Betty Carveth Dunn
Baseball Pioneer - Inducted 2017
Born in 1925, Betty Carveth grew up in Grande Prairie, Alberta and became a part of baseball history.
Betty Carveth was one of only sixty-four Canadian women to play in the All American Girls Professional Baseball League. A right-handed pitcher, she played during the 1945 season with the Rockford Peaches and was traded mid-season to the Fort Wayne Daisies. She returned home to Edmonton and became the city's first female Little League Baseball coach and coached the boys for 10 years. At the age of 12, she pitched for the Twilight Ladies Softball team which won three Peace River Championships in a row. In the mid-1940s, she pitched for Edmonton's top-rated Walk-Rite women’s baseball team.
Betty played for the Walk-Rite team from 1943 to 1945 at the age of eighteen to twenty. It was during this time that a scout saw her play and asked her to try out for the All American Girls Professional Baseball League in the United States; a league that was featured in the 1992 movie “A League of Their Own.” Betty played from April to October in 1945, earning $75 a week – which was four times more than she had made as a secretary back in Edmonton. There was a list of rules and a dress code the players had to abide by, both on and off the field. They attended a half-day of beauty school and were told to look and act like ladies, however, while on the field, they were to play ball like men. Sliding into a base or making a flying catch was not pleasant as the uniforms were short dresses, knee socks, and caps which provided very little protection.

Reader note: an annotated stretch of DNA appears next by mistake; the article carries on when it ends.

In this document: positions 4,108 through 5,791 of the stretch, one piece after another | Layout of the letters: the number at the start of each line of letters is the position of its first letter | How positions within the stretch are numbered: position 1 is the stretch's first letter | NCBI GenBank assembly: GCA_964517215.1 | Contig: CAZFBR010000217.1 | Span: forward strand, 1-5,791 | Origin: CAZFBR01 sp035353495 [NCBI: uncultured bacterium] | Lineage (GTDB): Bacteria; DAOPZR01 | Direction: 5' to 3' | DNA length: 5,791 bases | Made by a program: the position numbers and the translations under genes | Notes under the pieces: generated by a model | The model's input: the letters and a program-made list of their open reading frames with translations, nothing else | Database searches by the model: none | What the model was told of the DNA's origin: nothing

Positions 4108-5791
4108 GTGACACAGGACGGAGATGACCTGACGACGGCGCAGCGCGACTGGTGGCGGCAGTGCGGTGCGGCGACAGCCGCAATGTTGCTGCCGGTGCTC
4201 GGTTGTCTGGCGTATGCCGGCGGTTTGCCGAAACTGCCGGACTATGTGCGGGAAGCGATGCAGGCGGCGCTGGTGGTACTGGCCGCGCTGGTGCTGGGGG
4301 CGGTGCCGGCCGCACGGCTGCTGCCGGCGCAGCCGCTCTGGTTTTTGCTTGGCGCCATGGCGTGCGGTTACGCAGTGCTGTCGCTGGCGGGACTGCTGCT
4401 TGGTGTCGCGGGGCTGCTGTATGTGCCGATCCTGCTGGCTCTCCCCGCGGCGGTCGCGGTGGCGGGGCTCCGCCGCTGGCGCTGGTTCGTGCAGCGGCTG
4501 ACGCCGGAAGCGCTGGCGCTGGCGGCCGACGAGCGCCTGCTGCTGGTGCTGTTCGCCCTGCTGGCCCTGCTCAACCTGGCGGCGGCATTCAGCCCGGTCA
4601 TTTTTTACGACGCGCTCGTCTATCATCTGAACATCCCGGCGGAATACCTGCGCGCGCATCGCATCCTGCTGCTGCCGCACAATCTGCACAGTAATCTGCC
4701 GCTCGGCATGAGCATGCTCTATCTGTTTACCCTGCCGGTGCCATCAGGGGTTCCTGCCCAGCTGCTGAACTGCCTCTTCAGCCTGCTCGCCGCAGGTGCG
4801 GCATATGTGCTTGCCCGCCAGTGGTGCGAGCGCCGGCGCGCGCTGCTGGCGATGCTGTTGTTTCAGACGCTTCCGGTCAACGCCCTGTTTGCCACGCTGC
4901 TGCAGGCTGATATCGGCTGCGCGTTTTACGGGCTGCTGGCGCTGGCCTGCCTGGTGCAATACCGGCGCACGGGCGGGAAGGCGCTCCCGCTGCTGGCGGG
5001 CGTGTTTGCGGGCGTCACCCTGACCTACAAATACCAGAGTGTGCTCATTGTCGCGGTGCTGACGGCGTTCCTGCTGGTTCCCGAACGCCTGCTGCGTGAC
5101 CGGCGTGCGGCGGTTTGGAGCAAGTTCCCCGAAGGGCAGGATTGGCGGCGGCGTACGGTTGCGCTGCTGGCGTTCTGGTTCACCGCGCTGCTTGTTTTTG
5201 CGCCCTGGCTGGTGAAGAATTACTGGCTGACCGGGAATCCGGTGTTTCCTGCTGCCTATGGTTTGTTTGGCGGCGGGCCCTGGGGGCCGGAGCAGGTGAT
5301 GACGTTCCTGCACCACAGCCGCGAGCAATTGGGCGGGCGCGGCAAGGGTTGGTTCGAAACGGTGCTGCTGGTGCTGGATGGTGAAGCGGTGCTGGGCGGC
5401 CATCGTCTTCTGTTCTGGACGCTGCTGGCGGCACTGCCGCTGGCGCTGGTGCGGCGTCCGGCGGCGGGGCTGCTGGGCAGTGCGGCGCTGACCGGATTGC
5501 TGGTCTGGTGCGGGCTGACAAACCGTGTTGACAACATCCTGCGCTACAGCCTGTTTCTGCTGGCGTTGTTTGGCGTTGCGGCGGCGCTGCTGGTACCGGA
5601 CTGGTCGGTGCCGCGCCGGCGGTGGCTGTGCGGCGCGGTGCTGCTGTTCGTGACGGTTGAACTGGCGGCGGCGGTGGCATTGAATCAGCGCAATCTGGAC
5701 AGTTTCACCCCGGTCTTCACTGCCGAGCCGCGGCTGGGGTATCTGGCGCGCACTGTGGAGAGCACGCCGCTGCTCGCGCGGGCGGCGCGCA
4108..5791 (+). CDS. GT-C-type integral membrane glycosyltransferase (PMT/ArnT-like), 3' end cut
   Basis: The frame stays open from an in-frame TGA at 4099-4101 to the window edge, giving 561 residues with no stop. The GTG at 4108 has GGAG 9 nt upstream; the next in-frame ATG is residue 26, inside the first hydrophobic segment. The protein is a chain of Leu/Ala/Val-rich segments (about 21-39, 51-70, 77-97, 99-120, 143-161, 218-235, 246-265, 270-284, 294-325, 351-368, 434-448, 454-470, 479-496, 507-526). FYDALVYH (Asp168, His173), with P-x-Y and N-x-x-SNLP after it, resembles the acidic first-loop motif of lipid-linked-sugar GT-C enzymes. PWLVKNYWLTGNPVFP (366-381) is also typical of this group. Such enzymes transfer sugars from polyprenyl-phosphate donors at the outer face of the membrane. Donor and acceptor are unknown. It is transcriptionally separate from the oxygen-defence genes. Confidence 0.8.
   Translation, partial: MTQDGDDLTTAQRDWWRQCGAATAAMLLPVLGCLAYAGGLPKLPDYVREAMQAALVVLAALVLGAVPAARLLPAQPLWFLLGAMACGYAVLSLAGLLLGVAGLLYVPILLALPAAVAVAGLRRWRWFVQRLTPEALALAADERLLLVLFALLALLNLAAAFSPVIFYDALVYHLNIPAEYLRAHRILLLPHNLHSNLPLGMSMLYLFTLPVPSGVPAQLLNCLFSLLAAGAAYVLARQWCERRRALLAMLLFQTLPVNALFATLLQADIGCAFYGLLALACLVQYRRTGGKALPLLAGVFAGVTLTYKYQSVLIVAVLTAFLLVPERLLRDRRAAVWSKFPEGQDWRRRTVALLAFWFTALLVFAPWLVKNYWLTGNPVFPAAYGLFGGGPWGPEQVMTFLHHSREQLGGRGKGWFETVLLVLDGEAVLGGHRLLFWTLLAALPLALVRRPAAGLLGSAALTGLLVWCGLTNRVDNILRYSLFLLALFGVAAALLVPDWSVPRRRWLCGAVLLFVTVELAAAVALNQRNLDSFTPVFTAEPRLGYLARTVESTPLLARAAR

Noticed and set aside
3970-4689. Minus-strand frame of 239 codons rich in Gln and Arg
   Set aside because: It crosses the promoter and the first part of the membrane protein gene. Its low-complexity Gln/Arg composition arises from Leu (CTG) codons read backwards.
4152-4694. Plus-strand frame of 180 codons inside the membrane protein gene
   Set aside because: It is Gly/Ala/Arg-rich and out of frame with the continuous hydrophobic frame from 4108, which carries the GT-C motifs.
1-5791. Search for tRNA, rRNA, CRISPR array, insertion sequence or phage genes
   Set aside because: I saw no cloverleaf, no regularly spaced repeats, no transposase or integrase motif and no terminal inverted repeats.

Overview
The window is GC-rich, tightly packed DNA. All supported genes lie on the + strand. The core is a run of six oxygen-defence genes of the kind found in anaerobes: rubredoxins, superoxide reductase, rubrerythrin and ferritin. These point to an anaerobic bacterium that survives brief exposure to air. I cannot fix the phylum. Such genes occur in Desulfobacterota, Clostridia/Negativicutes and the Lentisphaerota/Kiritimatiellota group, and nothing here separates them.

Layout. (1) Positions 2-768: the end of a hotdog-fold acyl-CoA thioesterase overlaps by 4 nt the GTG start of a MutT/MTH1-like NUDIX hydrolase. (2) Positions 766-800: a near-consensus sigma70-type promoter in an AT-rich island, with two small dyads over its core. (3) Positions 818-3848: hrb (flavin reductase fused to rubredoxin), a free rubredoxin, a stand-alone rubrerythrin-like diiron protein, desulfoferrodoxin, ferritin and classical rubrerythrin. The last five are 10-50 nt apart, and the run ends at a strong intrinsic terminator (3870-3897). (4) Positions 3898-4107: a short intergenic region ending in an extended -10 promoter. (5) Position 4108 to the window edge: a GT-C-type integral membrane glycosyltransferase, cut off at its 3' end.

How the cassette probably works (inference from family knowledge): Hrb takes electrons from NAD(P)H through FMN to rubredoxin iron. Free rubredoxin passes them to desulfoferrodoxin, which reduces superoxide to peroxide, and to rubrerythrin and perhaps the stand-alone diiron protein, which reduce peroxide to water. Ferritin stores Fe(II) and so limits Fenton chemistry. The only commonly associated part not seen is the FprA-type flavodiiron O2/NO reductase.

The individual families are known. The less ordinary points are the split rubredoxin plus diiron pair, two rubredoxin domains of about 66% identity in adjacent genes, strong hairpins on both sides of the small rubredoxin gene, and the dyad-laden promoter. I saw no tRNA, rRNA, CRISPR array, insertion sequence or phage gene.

When the 1945 season closed, Betty returned to Edmonton and demonstrated her love for baseball by promoting and signing autographs throughout the years that followed. She was named Ambassador of Baseball for the inaugural IBAF (International Baseball Federation) Women's World Baseball Championship in 2004 and then named Special Ambassador in 2012. She threw the ceremonial first pitch at both tournaments and did again in 2015 at one of the Edmonton Prospects games.
As a member of the AAGPBL, Betty was inducted into the American Baseball Hall of Fame in Cooperstown, USA in 1988. She was inducted into the Canadian Baseball Hall of Fame in 1998 with the Canadian AAGPBL players.
Marjorie Elizabeth “Betty” Carveth Dunn passed away January 27, 2019 at the age of 93.